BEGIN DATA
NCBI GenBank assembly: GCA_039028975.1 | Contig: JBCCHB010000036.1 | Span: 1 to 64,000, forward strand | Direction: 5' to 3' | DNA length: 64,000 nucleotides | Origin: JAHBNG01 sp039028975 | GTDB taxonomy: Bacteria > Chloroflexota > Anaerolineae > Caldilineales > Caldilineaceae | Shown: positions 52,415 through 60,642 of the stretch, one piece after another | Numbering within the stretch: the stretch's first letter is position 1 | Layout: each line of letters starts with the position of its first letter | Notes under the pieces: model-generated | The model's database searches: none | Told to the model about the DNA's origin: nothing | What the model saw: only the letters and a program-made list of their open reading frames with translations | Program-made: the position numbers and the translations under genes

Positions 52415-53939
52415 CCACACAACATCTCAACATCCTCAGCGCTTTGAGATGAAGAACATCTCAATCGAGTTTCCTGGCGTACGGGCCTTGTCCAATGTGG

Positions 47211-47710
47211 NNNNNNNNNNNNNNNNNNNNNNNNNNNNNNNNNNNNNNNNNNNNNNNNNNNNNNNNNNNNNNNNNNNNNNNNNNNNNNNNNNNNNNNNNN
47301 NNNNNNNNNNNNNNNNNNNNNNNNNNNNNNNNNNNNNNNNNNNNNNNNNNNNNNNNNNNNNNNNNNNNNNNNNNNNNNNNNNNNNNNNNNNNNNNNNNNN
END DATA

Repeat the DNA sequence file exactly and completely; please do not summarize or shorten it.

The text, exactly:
NCBI GenBank assembly: GCA_039028975.1 | Contig: JBCCHB010000036.1 | Span: 1 to 64,000, forward strand | Direction: 5' to 3' | DNA length: 64,000 nucleotides | Origin: JAHBNG01 sp039028975 | GTDB taxonomy: Bacteria > Chloroflexota > Anaerolineae > Caldilineales > Caldilineaceae | Shown: positions 52,415 through 60,642 of the stretch, one piece after another | Numbering within the stretch: the stretch's first letter is position 1 | Layout: each line of letters starts with the position of its first letter | Notes under the pieces: model-generated | The model's database searches: none | Told to the model about the DNA's origin: nothing | What the model saw: only the letters and a program-made list of their open reading frames with translations | Program-made: the position numbers and the translations under genes

Positions 52415-53939
52415 CCACACAACATCTCAACATCCTCAGCGCTTTGAGATGAAGAACATCTCAATCGAGTTTCCTGGCGTACGGGCCTTGTCCAATGTGG

Positions 47211-47710
47211 NNNNNNNNNNNNNNNNNNNNNNNNNNNNNNNNNNNNNNNNNNNNNNNNNNNNNNNNNNNNNNNNNNNNNNNNNNNNNNNNNNNNNNNNNN
47301 NNNNNNNNNNNNNNNNNNNNNNNNNNNNNNNNNNNNNNNNNNNNNNNNNNNNNNNNNNNNNNNNNNNNNNNNNNNNNNNNNNNNNNNNNNNNNNNNNNNN